“Solidarity depends on how we come together and is defined by how we understand and enact our responsibilities to one another,” Sojwal added. “No one says it better than Audre Lorde who says, none of us are free until all of us are free. Political solidarity also means that we are not equally affected by injustice, but what can we do together to create a world where all of our communities can thrive?”
MiAngel Cody, ContributorCriminal defense lawyer, public commentator, and constitutional law expert
1986 was an important year in the War on Melanin Possession and the Indigent (formally known as the “War on Drugs” and practically waged as the War on Black, Brown, and Poor People). Reynolds Allen Wintersmith Jr., the son of cocaine- and heroin-addicted parents, was in the sixth grade. Although his mother had moved her children six times in as many years, Wintersmith still maintained a B-plus average in his Rockford, Illinois, elementary school.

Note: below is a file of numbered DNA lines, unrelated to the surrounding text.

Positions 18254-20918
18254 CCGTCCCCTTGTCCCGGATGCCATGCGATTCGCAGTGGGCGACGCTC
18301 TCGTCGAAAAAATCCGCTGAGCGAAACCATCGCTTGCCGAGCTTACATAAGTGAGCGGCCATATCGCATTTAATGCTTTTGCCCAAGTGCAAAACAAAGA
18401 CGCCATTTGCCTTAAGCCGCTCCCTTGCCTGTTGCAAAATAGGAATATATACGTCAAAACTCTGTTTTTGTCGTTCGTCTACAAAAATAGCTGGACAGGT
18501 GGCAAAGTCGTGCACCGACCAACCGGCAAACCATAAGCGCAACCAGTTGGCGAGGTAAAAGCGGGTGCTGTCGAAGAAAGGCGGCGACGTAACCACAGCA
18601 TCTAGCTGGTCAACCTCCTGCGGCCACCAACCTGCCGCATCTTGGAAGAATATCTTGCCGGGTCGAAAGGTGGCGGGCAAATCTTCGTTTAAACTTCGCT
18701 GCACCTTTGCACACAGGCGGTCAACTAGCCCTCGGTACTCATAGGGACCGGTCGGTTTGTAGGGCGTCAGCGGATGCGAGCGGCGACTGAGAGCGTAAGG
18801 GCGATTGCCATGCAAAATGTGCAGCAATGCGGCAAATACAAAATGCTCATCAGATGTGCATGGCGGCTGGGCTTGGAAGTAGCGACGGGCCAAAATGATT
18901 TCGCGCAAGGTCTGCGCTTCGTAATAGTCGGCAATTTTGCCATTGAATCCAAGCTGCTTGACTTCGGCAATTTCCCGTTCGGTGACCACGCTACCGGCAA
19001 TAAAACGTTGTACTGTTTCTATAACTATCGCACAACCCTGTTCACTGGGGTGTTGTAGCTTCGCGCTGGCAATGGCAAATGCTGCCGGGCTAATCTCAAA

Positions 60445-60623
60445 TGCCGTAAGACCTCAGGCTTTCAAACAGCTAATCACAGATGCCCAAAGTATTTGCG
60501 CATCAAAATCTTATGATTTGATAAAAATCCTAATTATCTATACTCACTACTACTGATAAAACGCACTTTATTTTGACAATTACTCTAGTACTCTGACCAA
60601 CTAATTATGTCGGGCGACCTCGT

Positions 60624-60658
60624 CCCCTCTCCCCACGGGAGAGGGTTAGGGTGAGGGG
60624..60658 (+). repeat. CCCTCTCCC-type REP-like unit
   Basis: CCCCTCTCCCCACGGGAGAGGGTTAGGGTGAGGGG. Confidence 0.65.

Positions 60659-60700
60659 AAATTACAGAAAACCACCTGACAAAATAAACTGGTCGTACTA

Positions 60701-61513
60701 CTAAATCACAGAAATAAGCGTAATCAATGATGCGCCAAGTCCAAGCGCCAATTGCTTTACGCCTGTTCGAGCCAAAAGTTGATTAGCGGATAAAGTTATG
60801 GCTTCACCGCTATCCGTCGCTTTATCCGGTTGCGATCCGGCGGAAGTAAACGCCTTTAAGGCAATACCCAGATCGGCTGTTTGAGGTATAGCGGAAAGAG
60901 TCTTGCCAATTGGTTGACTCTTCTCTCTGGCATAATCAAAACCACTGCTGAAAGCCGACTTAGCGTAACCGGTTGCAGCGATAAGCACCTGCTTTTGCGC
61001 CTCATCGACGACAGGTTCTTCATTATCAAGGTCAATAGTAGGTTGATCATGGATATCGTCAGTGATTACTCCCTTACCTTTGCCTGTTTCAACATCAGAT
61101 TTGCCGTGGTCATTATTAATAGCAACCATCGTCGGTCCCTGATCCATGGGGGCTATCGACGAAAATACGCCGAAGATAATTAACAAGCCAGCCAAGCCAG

Washington, D.C., has a way of springing into action with swift anti-crime legislation when news headlines and awakened public consciousness so demand. The year 1986 was no different. The catapulting story was the unexpected death of all-American basketball standout Len Bias, who died of a cocaine overdose just days after he was selected as the second overall pick in the 1986 NBA draft. That same year Congress hastily passed the Anti-Drug Abuse Act of 1986, a bipartisan legislative response to the tough-on-drugs zeitgeist. The Anti-Drug Abuse Act burgeoned a new era of harsh mandatory-minimum drug penalties. Most dramatically, the law’s 100-to-1 sentencing ratio required judges to impose the same 10-year prison sentence for both a dealer of 50 sugar-cube-sized grams of cocaine base (crack) and a supplier of 5 kilograms of cocaine powder. Mandatory-minimum penalties formulaically neutered judicial discretion, and any consideration of a defendant’s individual characteristics and life circumstances became a meaningless exercise.